Graphene’s cousin: the present and future of graphane
1 College of Chemistry and Chemical Engineering, Shanghai University of Engineering Science, Shanghai 201620, China
2 Department of Chemical and Biomedical Engineering, North Carolina A&T State University, 1601 E. Market St, Greensboro NC 27411, USA
Nanoscale Research Letters 2014, 9:26 doi:10.1186/1556-276X-9-26Published: 13 January 2014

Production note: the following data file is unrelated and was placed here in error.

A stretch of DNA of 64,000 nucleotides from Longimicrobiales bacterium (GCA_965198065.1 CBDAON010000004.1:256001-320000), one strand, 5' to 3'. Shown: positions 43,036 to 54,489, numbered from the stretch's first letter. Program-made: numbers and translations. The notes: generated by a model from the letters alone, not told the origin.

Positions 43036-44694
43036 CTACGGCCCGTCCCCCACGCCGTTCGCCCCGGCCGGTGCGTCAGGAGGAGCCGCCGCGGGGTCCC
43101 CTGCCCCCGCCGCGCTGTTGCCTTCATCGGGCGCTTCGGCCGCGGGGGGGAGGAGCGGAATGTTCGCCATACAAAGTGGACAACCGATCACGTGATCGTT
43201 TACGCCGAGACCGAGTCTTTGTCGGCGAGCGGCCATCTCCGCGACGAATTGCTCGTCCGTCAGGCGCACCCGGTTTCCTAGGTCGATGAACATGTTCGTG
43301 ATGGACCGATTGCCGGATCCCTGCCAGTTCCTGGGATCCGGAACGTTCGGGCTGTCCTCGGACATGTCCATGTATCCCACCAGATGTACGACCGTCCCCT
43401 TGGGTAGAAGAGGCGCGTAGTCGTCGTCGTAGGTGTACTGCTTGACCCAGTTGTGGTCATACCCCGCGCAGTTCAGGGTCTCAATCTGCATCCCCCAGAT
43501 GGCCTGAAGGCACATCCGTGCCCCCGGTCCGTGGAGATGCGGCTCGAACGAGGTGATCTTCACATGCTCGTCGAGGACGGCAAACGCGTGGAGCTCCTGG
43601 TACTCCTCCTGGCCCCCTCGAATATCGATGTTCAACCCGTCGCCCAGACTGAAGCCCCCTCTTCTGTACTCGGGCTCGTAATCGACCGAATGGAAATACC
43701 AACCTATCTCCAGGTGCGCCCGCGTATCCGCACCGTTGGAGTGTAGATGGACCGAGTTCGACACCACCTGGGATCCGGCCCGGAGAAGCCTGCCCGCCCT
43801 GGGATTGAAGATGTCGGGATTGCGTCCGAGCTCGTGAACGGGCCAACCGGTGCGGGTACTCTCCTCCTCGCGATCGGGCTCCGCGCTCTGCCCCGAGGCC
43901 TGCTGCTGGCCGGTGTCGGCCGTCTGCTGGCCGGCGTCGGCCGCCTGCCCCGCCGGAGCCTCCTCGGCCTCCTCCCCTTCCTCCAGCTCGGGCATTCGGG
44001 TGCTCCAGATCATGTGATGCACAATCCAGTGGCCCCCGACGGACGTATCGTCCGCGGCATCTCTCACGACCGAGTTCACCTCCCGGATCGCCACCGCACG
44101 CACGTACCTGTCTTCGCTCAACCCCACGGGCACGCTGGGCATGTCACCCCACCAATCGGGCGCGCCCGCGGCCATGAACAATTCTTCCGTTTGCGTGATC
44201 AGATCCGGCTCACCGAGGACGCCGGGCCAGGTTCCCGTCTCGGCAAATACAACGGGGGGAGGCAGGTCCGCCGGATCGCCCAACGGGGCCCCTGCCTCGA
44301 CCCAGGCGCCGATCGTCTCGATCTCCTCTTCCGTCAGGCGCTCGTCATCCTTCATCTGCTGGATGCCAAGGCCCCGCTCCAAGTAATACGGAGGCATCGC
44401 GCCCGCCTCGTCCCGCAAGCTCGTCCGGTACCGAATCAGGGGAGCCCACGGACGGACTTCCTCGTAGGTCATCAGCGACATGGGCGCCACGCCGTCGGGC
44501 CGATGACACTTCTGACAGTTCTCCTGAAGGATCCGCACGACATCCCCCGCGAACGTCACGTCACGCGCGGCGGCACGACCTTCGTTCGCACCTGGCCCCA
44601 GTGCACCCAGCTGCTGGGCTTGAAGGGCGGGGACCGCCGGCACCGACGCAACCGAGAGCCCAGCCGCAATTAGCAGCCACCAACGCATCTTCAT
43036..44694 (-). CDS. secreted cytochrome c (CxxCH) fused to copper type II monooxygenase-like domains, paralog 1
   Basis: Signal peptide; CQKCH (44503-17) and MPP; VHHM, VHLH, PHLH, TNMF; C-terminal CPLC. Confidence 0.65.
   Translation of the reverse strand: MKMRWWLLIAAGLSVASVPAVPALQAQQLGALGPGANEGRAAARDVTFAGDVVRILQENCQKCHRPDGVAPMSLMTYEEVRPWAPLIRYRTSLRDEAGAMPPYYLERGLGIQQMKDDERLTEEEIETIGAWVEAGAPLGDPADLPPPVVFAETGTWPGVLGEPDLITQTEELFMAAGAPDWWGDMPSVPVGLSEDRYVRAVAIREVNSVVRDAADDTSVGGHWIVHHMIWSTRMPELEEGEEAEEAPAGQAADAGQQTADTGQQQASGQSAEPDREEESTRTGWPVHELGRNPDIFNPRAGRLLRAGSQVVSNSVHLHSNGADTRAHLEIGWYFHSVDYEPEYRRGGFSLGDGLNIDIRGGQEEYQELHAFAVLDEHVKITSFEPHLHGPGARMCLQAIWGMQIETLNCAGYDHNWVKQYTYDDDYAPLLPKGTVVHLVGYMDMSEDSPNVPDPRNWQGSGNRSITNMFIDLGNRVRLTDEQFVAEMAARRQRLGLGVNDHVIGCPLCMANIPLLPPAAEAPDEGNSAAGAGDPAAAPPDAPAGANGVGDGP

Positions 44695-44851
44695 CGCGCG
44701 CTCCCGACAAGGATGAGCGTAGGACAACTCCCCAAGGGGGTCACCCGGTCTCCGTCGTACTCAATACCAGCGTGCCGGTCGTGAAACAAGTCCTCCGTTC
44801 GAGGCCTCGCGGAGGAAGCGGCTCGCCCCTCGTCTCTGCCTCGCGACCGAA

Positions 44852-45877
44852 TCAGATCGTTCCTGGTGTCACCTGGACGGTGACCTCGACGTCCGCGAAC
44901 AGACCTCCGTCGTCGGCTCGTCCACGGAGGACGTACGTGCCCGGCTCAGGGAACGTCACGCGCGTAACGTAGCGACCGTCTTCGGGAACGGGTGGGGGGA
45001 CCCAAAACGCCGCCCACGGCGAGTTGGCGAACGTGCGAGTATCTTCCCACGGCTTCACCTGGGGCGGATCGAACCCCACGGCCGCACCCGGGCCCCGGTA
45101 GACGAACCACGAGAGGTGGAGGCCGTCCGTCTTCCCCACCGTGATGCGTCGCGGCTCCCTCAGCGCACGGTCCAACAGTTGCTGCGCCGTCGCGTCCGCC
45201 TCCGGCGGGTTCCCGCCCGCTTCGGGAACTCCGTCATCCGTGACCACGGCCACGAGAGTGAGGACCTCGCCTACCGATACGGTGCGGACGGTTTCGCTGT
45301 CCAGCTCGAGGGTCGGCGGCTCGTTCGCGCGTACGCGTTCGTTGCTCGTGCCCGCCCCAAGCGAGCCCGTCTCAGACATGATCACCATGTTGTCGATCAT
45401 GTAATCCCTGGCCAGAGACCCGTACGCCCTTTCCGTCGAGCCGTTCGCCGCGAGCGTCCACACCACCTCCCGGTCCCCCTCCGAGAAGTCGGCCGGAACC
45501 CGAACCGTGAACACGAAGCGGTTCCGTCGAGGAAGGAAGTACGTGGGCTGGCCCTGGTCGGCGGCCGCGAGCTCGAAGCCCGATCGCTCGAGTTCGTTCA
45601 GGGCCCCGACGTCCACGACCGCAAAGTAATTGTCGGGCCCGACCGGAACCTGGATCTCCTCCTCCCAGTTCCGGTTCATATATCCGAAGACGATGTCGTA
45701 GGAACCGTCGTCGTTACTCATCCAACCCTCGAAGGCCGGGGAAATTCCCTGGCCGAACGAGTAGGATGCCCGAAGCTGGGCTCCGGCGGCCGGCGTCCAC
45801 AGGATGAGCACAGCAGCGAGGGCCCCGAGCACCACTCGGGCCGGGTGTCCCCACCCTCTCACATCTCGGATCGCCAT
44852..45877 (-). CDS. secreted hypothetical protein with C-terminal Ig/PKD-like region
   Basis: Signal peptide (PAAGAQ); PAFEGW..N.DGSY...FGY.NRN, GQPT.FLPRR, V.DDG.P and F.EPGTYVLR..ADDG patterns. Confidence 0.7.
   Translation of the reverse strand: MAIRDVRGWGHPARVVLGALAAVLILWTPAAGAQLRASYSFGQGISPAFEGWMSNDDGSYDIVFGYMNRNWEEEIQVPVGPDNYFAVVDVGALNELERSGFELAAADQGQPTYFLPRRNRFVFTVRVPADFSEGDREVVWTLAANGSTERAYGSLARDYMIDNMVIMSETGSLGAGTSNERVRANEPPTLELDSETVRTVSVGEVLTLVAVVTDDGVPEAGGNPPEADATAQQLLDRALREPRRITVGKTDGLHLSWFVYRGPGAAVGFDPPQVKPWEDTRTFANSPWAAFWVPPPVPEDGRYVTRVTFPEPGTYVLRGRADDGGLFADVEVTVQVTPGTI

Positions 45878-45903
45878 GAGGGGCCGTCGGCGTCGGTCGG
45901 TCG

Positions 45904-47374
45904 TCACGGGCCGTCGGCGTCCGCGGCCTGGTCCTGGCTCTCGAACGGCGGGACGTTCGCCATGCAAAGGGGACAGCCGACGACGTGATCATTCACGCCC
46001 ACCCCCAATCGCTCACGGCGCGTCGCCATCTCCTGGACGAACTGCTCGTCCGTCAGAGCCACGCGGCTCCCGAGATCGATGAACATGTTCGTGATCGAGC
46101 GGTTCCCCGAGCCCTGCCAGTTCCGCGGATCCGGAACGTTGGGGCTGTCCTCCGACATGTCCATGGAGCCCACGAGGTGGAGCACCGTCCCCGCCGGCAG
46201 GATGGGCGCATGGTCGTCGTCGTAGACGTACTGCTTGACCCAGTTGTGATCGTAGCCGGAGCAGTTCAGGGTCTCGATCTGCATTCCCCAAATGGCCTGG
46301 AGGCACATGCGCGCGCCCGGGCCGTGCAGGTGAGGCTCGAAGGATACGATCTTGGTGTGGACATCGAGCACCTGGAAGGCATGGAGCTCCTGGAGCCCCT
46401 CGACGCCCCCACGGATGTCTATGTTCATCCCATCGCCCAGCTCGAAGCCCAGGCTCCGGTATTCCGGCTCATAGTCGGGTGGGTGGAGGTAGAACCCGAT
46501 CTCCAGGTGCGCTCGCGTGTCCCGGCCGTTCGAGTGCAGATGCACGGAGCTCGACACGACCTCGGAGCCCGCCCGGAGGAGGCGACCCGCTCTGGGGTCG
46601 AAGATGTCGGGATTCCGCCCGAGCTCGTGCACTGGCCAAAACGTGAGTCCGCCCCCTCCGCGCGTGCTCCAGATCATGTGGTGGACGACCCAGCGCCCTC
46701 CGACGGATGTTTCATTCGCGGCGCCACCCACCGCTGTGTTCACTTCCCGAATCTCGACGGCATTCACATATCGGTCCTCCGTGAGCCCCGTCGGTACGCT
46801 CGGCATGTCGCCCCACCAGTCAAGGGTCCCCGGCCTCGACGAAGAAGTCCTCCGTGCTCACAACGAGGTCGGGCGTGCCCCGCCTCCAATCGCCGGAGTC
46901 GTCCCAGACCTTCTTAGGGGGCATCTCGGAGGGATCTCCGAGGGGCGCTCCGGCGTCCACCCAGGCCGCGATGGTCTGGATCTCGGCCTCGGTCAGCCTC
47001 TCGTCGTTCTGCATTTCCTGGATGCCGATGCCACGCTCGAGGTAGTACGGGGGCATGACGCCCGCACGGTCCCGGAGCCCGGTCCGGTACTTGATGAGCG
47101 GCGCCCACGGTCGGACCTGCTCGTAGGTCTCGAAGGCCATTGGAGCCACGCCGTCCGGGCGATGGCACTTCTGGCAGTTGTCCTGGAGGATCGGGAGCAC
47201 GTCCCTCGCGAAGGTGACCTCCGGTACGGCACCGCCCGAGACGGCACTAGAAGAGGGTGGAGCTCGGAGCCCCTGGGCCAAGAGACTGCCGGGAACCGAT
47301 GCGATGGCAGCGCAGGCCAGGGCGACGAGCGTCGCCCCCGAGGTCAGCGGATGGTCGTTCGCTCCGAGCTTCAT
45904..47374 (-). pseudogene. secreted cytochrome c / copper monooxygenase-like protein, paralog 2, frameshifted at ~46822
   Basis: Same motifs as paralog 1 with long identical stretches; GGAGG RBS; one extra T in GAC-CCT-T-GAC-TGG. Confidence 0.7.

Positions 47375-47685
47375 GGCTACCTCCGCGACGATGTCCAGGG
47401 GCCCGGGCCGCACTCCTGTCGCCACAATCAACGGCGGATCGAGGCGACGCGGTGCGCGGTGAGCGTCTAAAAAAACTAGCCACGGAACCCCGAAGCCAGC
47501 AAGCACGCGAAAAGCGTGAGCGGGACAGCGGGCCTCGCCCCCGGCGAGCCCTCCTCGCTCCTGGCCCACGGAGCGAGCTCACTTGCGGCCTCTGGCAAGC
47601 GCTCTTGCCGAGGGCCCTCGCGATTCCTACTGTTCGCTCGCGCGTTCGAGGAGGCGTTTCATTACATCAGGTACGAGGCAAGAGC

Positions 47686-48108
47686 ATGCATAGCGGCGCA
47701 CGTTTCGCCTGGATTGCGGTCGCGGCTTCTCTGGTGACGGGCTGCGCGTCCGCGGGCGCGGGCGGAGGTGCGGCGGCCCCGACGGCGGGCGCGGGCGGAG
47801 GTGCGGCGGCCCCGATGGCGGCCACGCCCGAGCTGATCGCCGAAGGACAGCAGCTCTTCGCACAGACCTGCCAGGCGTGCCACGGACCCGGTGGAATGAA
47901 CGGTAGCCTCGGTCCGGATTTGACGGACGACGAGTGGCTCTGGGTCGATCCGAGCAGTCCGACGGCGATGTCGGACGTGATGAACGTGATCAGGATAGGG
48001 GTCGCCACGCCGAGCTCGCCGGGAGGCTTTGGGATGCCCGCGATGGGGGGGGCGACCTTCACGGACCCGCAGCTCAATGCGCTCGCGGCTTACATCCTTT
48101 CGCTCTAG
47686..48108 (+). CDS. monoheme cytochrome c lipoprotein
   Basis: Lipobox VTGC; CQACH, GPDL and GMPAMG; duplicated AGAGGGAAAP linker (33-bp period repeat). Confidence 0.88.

The so-called graphane is a fully hydrogenated form of graphene. Because it is fully hydrogenated, graphane is expected to have a wide bandgap and is theoretically an electrical insulator. The transition from graphene to graphane is that of an electrical conductor, to a semiconductor, and ultimately to an electrical insulator. This unique characteristic of graphane has recently gained both academic and industrial interest. Towards the end of developing novel applications of this important class of nanoscale material, computational modeling work has been carried out by a number of theoreticians to predict the structures and electronic properties of graphane. At the same time, experimental evidence has emerged to support the proposed structure of graphane. This review article covers the important aspects of graphane including its theoretically predicted structures, properties, fabrication methods, as well as its potential applications.